LGBTQ+ Loneliness: Even before the pandemic, members of the LGBTQ community were twice as likely as their heterosexual and cisgender peers to report mental health disorders — and the loneliness exacerbated by the pandemic has only increased that vulnerability. Spending time in inclusive physical spaces is a lifeline to the community, so not being able to meet with friends or support groups this past year has taken a toll.
Border Chain Reaction: A vibrant domestic industry is usually beneficial for a country, but if the trade is in illicit drugs? Not so much. The opioid epidemic has already plagued the United States, killing nearly 50,000 people in 2019 alone. But the U.S. has tightened its border with Mexico in recent years, and security increased during the pandemic. With access to the U.S. market more restricted, Mexico’s drug kingpins are targeting new customers, their fellow Mexicans, with narcotics like the highly dangerous fentanyl and sparking a fresh opioid crisis. Read more on OZY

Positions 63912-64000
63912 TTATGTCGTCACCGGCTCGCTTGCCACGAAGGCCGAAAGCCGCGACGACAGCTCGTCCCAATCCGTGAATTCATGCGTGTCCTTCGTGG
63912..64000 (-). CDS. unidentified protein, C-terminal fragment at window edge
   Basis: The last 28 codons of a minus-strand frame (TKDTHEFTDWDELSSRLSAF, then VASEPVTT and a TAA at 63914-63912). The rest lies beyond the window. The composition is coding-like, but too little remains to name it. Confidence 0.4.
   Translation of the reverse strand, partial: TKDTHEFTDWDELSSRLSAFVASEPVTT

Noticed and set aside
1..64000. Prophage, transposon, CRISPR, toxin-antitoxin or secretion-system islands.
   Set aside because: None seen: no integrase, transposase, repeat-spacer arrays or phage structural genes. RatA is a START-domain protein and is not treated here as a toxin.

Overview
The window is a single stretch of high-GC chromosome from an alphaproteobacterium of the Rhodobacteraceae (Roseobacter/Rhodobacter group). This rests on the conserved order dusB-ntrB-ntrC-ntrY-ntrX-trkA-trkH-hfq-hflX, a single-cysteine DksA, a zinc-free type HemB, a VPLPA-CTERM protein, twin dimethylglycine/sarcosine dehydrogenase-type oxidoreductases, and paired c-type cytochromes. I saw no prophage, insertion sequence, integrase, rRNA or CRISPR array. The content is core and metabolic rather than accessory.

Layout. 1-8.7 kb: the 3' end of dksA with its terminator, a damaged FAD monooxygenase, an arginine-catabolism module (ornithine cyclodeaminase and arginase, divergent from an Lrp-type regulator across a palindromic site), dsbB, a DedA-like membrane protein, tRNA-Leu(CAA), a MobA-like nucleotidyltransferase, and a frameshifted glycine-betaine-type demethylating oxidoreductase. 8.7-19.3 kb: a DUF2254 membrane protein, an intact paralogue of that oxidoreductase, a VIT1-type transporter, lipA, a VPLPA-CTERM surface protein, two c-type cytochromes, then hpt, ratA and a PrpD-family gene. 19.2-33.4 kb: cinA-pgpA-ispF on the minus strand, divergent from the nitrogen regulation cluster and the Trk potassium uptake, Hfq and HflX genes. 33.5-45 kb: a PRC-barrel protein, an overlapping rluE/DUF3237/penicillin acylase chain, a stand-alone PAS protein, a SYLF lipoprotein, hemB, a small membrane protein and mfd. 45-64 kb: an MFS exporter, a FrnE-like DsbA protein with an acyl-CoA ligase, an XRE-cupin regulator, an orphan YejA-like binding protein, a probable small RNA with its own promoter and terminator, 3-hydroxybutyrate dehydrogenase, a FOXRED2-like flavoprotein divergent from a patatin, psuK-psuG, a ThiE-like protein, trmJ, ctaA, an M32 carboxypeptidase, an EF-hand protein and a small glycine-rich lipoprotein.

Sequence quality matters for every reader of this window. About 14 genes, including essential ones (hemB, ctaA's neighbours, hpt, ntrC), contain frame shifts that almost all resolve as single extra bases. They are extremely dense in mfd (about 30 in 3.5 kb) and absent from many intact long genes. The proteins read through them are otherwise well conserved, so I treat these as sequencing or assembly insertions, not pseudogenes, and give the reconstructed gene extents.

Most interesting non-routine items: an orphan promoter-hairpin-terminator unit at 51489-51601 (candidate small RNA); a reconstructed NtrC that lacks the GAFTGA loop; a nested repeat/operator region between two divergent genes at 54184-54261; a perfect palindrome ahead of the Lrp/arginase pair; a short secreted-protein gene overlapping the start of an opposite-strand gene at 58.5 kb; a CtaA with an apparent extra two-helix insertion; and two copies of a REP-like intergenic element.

Home Office Hours: Easy commutes and meetings in pajamas with no boss looking over your shoulder. The so-called pandemic perks of 2020 are less sexy than your well-worn sweatpants but so too is the fact that your laptop (and the piles of work it contains) is forever at your fingertips, destroying any work-life balance. It’s not just you; there’s a new pandemic . . . of worker burnout. The only working demographic in America that isn’t suffering from burnout at a rate north of 50% are baby boomers (they’re at 31%), according to a recent Indeed survey — a situation made worse by the inability to disconnect fully or take proper vacations. And sadly, recovery is going to take longer than many realize. DIY, it turns out, can also be exhausting.